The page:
Imagine the staggeringly positive impact this one policy would have on the economy when the wages of the more than 3.5 million people who work for America’s other large corporations are factored in.  Billions of dollars will be spent on homes, cars, clothes, food, dining out, movies, electronics, and other goods.  People who now live paycheck to paycheck will actually be able to save and plan for the future. In short, millions of working families will have an opportunity to grab a piece of what has become a fading American Dream.

The increases would also help reduce the deficit—something Republicans should love.  Higher wages will generate more income and sales tax revenue.  As salaries rise, so will the flow of dollars into Social Security and Medicare, especially when tens of thousands of workers are no longer eligible for the Earned Income Tax Credit because they’re earning a living wage.  Finally, government spending will fall because the legions of low-wage workers at Wal-Mart and other firms that now receive government benefits will no longer need them.

But instead of a bold plan that could end decades of wage stagnation, we get a small across-the- board increase that simply won’t get the job done.  Someone get me the number for the White House.  I need to call Barack and tell him he’s doing the right thing the wrong way.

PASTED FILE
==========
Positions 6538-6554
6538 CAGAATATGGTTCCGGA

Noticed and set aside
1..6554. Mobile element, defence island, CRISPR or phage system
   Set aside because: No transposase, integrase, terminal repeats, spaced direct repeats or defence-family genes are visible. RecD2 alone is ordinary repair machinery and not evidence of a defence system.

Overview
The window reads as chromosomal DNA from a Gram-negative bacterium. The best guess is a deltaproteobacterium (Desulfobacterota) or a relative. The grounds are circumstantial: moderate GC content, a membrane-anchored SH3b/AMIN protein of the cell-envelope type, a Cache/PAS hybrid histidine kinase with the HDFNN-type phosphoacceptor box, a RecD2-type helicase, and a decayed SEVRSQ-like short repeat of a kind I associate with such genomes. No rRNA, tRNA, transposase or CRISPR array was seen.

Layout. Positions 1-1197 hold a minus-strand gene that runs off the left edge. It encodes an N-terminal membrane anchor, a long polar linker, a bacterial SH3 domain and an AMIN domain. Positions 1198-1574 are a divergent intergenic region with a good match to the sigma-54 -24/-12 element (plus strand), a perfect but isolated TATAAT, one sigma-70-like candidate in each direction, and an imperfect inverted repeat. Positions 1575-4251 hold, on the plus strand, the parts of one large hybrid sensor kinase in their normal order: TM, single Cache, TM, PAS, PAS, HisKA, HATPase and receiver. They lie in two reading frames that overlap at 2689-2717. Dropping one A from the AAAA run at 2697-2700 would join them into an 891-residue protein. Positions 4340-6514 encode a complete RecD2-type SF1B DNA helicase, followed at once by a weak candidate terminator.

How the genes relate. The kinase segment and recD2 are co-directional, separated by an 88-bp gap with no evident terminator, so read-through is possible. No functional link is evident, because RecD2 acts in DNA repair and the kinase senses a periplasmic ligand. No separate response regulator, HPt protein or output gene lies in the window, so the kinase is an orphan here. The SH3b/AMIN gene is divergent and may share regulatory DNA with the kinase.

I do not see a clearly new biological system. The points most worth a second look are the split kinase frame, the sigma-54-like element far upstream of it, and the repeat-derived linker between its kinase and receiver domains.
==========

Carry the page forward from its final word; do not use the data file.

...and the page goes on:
Again.

Leo Jennings

Will Ohio Democrats Sell Out Workers Again?

The State of Ohio provides several forms of public assistance, including Medicaid, food stamps, and cash assistance through the Ohio Works First Program.  Medicaid is the largest line item in the Ohio budget. Through these direct supports to low-wage workers, the state also indirectly subsidizes employers.  They can get away with paying low wages or not providing health insurance because they know that workers can turn to the state. Some even help their workers sign up for state assistance.  The biggest recipient of this form of corporate welfare in Ohio is Wal-Mart. According to the Ohio Depart of Jobs and Family Services, 15,000 Ohio employees receive Medicaid and 12,000 receive food bank assistance. In 2009, this amounted to an estimated $67 million subsidy.  That makes Wal-Mart the biggest “welfare queen” in Ohio.

Over the last four years, Ohio Governor Ted Strickland administratively required the Department of Jobs and Family Services to report on how much the State was subsidizing various corporations. The Republicans who now control the Ohio House, Senate, and statewide offices, including Governor, won’t continue that practice.